2. Pictures can lie. You never quite know what to expect until you get to a place. Ask lots of questions.
  3. Safety. Check the maps around the rental. Whereas hotels will guide you to safer areas and zones, with a rental you may be on your own. I always check with the owner or rental agency if I have any concerns. If they are not very responsive about email inquiries, I tend not to book with them.
  4. Ethics. We live in Los Angeles, a highly competitive real estate market with few affordable housing options. Airbnb here is rampant, and several organizations have raised concerns about how the short-term rental market has worsened the availability of affordable housing. This seems to be occurring in other cities as well: San Francisco, Venice, Austin, Texas, and more.

When to Choose a Hotel

  1. You are traveling on your own or in a new country with your little one(s) and want some security.
  2. You only have 1 child and don’t mind a little inconvenience related to early bedtime or naps.
  3. You want to plan a date night with your partner after the little one(s) go to sleep, and don’t travel with a babysitter *Quick sidebar: seriously, portable baby monitors are genius. You can even leave one phone in the room on silent, then call that phone and leave the line open.
  4. You don’t mind paying occasionally for the yogurt cup the little one “desperately needed” at 5 AM one day.
  5. You are staying only a short period of time. It can be difficult to adjust to an apartment-like setting and then leave, and make sure everything is tidy and in order.

When to Choose a Vacation Rental

  1. You are traveling with more than two people, and would like some space without having to pay for a suite or two rooms.
  2. You are traveling somewhere that is somewhat familiar, or where you know people.
  3. You are traveling with extended family or friends. This way, people can be together without being on top of one another.
  4. No matter how many suitcases full of kid-clothes you bring, you still need to do laundry.
  5. You like cooking or want to shop “like a local.”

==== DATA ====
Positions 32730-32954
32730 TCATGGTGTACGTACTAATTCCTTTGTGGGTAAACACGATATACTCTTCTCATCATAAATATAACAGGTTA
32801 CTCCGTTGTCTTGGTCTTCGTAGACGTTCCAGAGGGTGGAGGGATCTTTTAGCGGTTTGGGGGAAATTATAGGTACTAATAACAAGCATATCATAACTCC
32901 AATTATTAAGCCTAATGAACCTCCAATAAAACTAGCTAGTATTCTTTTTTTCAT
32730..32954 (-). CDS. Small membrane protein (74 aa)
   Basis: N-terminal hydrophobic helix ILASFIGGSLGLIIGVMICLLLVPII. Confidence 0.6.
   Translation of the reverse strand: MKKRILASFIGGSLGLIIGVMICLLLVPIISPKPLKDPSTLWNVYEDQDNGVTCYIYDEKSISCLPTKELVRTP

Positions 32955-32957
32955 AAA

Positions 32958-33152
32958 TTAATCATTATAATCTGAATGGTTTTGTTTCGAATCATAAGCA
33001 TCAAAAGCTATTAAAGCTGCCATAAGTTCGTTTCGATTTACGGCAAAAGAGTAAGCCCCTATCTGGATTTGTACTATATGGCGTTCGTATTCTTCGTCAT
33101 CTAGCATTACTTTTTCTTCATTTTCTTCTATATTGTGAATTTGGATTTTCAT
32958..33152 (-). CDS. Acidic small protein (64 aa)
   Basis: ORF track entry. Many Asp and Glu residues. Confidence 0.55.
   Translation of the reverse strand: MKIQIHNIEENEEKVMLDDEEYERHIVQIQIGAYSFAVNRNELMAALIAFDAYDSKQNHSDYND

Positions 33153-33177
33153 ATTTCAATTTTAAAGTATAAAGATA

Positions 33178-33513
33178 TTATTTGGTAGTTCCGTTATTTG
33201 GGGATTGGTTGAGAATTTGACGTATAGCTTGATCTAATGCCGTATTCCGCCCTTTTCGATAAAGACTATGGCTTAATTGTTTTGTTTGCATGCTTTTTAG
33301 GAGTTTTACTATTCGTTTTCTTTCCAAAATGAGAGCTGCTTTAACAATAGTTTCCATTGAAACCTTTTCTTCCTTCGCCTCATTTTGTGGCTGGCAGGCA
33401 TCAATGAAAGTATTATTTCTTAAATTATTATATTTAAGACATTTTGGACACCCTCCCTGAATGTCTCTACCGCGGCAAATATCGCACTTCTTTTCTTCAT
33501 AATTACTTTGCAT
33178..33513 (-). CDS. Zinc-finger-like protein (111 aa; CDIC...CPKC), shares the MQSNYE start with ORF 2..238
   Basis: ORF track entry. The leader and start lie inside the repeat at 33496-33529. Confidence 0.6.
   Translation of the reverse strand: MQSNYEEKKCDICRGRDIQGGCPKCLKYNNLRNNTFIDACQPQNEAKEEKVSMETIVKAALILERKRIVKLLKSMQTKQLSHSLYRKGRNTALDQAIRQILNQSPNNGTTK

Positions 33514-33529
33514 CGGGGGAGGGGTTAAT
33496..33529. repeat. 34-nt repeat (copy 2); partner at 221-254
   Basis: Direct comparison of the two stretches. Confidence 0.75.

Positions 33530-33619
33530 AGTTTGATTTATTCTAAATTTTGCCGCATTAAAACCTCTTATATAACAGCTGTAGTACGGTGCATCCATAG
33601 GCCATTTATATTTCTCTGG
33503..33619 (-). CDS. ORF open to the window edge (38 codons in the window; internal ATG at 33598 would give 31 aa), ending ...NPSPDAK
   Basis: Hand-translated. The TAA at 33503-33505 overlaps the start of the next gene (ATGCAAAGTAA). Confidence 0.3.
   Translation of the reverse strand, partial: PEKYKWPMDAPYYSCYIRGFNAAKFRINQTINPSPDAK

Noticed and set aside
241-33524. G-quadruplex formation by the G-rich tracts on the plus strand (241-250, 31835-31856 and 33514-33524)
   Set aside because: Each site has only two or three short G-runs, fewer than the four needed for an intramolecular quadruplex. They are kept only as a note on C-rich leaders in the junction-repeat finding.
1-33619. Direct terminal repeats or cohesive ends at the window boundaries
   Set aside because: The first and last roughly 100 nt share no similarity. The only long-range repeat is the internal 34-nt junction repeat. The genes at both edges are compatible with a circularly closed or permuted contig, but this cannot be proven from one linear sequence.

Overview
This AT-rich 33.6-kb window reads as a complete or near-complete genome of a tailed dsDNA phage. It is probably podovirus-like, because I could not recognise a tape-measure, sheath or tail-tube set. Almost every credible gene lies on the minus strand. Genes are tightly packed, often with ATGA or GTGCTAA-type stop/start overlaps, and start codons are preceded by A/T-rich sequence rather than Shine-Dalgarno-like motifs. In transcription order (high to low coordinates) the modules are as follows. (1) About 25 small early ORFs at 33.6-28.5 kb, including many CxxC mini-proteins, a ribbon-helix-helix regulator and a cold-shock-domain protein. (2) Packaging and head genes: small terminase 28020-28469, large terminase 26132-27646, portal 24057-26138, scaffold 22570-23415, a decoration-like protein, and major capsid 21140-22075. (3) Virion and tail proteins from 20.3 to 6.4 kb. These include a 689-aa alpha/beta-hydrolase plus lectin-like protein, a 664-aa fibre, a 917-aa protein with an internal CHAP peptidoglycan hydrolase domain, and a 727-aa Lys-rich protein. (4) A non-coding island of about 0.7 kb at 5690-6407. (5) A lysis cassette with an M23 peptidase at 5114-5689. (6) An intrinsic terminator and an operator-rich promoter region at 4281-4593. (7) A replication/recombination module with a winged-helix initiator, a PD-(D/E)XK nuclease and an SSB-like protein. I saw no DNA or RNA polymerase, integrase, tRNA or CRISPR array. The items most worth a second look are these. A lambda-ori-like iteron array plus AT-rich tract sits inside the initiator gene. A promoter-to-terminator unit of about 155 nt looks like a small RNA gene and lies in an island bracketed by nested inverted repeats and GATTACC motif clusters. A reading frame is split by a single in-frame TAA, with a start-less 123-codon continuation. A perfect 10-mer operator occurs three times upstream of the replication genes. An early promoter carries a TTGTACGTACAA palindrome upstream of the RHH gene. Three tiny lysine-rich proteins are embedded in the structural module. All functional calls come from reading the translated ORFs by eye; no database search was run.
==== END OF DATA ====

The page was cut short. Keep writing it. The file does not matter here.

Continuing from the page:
6. You cannot find a hotel with a bathtub.
  7. You are staying for a week or longer. This way it really can start to become a home away from home.

Final Thoughts on Where to Stay

Planning a trip can be stressful. Whatever you choose, just know that nothing beats travel for spending time together. Travel fails become fantastic stories at holiday meals 15 years from now.

So enjoy. Choose a hotel or vacation rental (let me know how you like Airbnb). Yurt. Airstream camp. Camper van. All will be wonderful.

I just don’t know about sleeping in a treehouse with a mobile, curious toddler. Maybe when they’re older.

Have fun!

 

Leave a comment below with the best tips you have for where to stay with a toddler. I look forward to hearing from you!

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7 thoughts on “Complete Guide to Choosing Where to Stay with Kids

  1. It can be really hard sharing a small space with the entire family, especially just one bathroom! I liked using flipkey – found a great two bedroom condo on a beach for a low cost. We could prepare our own food and have space, but still the luxury feeling of a hotel.

    1. I hadn’t heard of flipkey—I will have to check them out. I’ve considered using kid&coe for our next trip; I heard they mostly do family vacation rentals.

  2. We haven’t traveled with a toddler for some time now as our youngest is 7, but when we did we always went with hotels. It wasn’t until our children got older did we first try a vacation rental. Like you said, there is a lot to consider when renting one. Good advice.

  3. I don’t have any kids yet so booking a place to stay and where I chose to go is a lot easier for me but I do know from traveling families I’ve met over the years how difficult it must be to find a balance and I can only imagine finding the right type of accommodation must take some hard research. In saying that even as a single traveler there are pros and cons for all types of accommodation.